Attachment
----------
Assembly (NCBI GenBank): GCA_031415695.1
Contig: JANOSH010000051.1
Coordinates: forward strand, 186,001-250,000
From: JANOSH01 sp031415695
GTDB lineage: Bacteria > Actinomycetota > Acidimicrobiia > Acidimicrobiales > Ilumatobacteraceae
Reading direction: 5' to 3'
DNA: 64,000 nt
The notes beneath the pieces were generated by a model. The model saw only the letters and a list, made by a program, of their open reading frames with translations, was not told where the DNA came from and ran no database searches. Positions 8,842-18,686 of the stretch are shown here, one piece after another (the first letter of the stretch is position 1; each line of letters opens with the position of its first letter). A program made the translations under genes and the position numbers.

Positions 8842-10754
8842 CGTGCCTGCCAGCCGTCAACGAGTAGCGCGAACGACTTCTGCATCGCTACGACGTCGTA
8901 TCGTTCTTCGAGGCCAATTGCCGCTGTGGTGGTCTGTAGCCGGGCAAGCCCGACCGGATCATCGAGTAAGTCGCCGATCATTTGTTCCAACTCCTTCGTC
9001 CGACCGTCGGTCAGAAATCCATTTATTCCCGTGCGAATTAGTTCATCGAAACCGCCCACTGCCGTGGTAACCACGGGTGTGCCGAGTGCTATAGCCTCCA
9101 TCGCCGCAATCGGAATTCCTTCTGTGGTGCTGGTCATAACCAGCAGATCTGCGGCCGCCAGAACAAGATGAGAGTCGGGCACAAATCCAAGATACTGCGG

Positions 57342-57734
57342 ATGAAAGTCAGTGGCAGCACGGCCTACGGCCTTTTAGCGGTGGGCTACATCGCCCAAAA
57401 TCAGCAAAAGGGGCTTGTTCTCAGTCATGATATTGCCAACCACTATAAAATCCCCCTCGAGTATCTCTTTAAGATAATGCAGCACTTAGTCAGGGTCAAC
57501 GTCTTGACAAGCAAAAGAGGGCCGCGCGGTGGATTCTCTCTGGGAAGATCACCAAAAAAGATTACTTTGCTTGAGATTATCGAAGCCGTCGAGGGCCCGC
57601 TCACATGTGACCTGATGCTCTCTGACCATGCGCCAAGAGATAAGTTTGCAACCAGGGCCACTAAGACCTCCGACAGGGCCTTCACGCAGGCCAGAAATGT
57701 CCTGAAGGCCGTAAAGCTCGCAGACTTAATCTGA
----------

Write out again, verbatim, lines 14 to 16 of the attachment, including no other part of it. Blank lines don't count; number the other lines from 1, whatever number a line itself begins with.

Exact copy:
Positions 57342-57734
57342 ATGAAAGTCAGTGGCAGCACGGCCTACGGCCTTTTAGCGGTGGGCTACATCGCCCAAAA
57401 TCAGCAAAAGGGGCTTGTTCTCAGTCATGATATTGCCAACCACTATAAAATCCCCCTCGAGTATCTCTTTAAGATAATGCAGCACTTAGTCAGGGTCAAC